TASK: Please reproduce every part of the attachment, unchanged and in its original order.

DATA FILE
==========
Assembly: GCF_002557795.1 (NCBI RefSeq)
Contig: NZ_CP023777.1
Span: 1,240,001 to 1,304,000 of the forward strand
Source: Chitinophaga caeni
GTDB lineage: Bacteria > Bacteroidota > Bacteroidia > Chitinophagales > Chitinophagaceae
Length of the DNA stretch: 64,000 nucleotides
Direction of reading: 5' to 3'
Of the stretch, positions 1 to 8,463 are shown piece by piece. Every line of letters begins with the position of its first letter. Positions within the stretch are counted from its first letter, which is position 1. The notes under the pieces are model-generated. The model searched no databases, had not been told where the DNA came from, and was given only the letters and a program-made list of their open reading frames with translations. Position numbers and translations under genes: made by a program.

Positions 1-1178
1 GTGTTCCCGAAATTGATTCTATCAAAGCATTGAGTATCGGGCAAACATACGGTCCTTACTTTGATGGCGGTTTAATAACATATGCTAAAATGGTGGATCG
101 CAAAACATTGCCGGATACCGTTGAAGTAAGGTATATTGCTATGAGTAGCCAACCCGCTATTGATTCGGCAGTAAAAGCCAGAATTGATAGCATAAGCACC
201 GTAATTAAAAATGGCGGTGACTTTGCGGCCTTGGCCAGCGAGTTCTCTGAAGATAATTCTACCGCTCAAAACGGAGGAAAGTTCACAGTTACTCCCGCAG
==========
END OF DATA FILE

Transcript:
Assembly: GCF_002557795.1 (NCBI RefSeq)
Contig: NZ_CP023777.1
Span: 1,240,001 to 1,304,000 of the forward strand
Source: Chitinophaga caeni
GTDB lineage: Bacteria > Bacteroidota > Bacteroidia > Chitinophagales > Chitinophagaceae
Length of the DNA stretch: 64,000 nucleotides
Direction of reading: 5' to 3'
Of the stretch, positions 1 to 8,463 are shown piece by piece. Every line of letters begins with the position of its first letter. Positions within the stretch are counted from its first letter, which is position 1. The notes under the pieces are model-generated. The model searched no databases, had not been told where the DNA came from, and was given only the letters and a program-made list of their open reading frames with translations. Position numbers and translations under genes: made by a program.

Positions 1-1178
1 GTGTTCCCGAAATTGATTCTATCAAAGCATTGAGTATCGGGCAAACATACGGTCCTTACTTTGATGGCGGTTTAATAACATATGCTAAAATGGTGGATCG
101 CAAAACATTGCCGGATACCGTTGAAGTAAGGTATATTGCTATGAGTAGCCAACCCGCTATTGATTCGGCAGTAAAAGCCAGAATTGATAGCATAAGCACC
201 GTAATTAAAAATGGCGGTGACTTTGCGGCCTTGGCCAGCGAGTTCTCTGAAGATAATTCTACCGCTCAAAACGGAGGAAAGTTCACAGTTACTCCCGCAG